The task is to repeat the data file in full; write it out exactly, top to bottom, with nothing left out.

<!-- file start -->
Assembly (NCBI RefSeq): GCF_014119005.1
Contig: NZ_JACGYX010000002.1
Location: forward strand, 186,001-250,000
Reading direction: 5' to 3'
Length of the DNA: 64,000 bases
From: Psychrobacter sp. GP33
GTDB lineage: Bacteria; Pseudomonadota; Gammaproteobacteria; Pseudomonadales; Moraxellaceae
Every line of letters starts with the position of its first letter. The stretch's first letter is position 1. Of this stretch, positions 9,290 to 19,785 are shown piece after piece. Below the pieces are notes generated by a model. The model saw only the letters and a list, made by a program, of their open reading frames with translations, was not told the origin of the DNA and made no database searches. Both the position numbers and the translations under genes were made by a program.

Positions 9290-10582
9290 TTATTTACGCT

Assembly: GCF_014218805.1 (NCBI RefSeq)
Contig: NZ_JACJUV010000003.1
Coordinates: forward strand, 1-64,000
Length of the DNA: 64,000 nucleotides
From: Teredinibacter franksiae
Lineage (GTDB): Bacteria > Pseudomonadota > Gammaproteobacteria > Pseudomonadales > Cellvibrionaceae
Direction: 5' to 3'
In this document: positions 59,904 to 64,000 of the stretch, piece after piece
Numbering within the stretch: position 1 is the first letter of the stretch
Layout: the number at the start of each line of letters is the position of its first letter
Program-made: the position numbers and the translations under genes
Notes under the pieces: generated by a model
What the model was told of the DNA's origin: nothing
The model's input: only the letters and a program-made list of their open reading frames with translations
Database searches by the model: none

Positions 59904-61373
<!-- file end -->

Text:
Assembly (NCBI RefSeq): GCF_014119005.1
Contig: NZ_JACGYX010000002.1
Location: forward strand, 186,001-250,000
Reading direction: 5' to 3'
Length of the DNA: 64,000 bases
From: Psychrobacter sp. GP33
GTDB lineage: Bacteria; Pseudomonadota; Gammaproteobacteria; Pseudomonadales; Moraxellaceae
Every line of letters starts with the position of its first letter. The stretch's first letter is position 1. Of this stretch, positions 9,290 to 19,785 are shown piece after piece. Below the pieces are notes generated by a model. The model saw only the letters and a list, made by a program, of their open reading frames with translations, was not told the origin of the DNA and made no database searches. Both the position numbers and the translations under genes were made by a program.

Positions 9290-10582
9290 TTATTTACGCT

Assembly: GCF_014218805.1 (NCBI RefSeq)
Contig: NZ_JACJUV010000003.1
Coordinates: forward strand, 1-64,000
Length of the DNA: 64,000 nucleotides
From: Teredinibacter franksiae
Lineage (GTDB): Bacteria > Pseudomonadota > Gammaproteobacteria > Pseudomonadales > Cellvibrionaceae
Direction: 5' to 3'
In this document: positions 59,904 to 64,000 of the stretch, piece after piece
Numbering within the stretch: position 1 is the first letter of the stretch
Layout: the number at the start of each line of letters is the position of its first letter
Program-made: the position numbers and the translations under genes
Notes under the pieces: generated by a model
What the model was told of the DNA's origin: nothing
The model's input: only the letters and a program-made list of their open reading frames with translations
Database searches by the model: none

Positions 59904-61373